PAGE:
670_06_NEDAW_TWITTER_01_2016_P12 This is especially difficult for women. In our society, men are frequently defined by what they do out in the world. Women, though, are judged by how they take care of others. As such, women’s moral development, according to Carol Gilligan, is all about how we understand ourselves in relation to other people. Women, in particular, are taught that taking care of ourselves and putting ourselves first is not only a selfish act, but even an immoral one. And that’s just straight up sexist.


One small shift we can make is to redefine what “productivity” means to us. I have an ex-girlfriend who was a hustler, trying to make it in the music business. As such, every day when we talked, she’d ask me, “What did you do today?” or “What did you accomplish today?” And sometimes that really overwhelmed me – because what if I didn’t “do” or “accomplish” anything? But the truth is that even if what I did that day was laugh while playing with my cat, or if what I accomplished was taking a trip to the bookstore for fun, then I’ve been productive. I’ve produced something: self-care. I think we need to remind ourselves that taking care of ourselves is an accomplishment.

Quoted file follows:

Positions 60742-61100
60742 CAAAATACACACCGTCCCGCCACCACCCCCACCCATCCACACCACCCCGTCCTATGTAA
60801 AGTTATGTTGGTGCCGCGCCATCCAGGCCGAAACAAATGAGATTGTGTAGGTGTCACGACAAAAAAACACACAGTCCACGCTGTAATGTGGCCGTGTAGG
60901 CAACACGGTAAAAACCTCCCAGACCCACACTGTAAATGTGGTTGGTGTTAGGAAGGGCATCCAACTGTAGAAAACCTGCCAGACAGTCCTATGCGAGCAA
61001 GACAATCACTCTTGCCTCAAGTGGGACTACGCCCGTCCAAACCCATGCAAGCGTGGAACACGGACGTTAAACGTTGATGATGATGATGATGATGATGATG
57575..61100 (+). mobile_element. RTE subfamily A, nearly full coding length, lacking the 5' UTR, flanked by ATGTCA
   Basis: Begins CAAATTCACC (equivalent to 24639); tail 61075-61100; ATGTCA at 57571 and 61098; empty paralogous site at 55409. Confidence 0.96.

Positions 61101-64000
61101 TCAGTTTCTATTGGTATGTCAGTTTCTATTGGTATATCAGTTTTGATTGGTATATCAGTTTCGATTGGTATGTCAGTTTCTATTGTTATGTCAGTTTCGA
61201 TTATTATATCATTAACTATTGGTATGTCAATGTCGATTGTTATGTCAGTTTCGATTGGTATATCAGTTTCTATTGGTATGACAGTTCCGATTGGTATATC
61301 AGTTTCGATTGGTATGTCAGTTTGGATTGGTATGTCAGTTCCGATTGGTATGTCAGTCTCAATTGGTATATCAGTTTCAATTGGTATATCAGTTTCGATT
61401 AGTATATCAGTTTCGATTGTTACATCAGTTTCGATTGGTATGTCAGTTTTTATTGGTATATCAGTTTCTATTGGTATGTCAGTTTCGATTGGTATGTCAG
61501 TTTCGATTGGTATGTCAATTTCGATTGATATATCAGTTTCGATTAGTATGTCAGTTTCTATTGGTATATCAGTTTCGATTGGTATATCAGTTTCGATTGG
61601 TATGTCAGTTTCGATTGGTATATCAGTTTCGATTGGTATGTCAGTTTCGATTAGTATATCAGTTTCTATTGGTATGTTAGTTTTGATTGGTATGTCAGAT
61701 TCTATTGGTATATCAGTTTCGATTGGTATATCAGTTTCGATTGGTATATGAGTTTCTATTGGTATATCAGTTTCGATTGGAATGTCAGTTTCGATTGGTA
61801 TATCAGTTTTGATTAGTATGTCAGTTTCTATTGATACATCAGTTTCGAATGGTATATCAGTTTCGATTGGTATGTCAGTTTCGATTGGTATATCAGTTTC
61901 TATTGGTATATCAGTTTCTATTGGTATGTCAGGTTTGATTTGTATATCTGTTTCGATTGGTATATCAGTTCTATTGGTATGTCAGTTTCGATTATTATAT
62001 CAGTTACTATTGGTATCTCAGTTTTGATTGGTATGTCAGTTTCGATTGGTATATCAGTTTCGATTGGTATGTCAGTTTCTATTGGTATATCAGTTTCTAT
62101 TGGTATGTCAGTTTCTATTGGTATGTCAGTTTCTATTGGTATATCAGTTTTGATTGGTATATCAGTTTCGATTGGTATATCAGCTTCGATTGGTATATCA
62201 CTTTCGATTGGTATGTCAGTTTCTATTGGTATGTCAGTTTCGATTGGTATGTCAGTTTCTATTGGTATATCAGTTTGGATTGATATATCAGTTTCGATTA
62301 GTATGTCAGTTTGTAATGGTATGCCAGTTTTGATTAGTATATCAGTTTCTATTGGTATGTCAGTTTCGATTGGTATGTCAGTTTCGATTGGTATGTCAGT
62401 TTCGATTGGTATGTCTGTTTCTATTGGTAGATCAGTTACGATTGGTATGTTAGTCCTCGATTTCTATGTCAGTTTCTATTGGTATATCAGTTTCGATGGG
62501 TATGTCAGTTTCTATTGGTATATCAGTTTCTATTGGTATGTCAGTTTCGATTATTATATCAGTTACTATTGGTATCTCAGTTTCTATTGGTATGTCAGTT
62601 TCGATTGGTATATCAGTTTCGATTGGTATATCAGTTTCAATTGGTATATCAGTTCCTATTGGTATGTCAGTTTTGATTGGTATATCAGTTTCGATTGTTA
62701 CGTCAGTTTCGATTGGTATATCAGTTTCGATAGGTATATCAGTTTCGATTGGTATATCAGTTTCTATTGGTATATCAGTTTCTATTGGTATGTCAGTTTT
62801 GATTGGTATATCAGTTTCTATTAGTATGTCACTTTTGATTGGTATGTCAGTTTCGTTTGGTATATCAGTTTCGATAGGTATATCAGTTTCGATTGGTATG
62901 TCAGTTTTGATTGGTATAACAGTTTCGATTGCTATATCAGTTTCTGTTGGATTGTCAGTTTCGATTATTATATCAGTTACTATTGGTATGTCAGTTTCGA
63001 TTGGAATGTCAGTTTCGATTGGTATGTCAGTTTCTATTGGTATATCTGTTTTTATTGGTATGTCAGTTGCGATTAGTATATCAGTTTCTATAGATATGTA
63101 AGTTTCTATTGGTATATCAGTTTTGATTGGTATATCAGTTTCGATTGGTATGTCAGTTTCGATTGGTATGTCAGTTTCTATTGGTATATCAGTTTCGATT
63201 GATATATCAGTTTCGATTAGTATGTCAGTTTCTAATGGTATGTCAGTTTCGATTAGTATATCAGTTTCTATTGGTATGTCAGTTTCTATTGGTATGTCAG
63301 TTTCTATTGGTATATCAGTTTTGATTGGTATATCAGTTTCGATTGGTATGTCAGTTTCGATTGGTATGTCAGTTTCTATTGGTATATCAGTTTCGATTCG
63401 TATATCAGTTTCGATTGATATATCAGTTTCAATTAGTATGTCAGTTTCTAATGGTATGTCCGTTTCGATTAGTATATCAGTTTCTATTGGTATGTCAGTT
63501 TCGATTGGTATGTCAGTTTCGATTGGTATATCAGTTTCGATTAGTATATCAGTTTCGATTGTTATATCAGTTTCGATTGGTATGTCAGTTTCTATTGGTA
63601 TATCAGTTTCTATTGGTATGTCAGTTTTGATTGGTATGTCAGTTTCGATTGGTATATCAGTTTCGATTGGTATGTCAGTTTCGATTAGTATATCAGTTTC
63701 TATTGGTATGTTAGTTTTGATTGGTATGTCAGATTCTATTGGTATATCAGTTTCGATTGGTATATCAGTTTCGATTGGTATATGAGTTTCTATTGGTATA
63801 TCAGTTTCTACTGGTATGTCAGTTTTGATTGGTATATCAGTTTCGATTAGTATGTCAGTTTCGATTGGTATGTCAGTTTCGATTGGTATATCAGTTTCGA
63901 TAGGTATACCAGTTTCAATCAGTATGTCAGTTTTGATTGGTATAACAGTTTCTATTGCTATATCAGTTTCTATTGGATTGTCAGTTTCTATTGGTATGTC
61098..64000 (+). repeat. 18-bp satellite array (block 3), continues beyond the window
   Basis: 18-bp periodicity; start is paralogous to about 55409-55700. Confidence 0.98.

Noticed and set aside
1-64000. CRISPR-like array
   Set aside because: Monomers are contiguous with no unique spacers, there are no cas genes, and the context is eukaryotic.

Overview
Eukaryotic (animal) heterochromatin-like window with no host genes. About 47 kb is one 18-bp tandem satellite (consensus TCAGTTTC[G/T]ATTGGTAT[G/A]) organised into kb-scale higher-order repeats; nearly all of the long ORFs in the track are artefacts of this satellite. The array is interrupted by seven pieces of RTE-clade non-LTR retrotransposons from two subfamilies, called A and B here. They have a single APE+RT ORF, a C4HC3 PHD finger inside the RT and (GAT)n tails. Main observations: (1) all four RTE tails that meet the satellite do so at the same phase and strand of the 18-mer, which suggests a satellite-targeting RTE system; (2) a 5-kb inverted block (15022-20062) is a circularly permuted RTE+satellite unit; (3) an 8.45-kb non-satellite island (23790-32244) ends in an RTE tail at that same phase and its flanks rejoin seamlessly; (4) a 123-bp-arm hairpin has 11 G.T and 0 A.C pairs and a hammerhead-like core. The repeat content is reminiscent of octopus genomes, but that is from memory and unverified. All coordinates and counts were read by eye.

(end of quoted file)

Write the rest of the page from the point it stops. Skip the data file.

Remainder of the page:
Q: Perfectionism is one of several genetic traits that have been identified by research to be associated with an increased risk for the development of eating disorders. From your experience and observation, how does the topic of self-care intersect with tendencies toward perfectionism?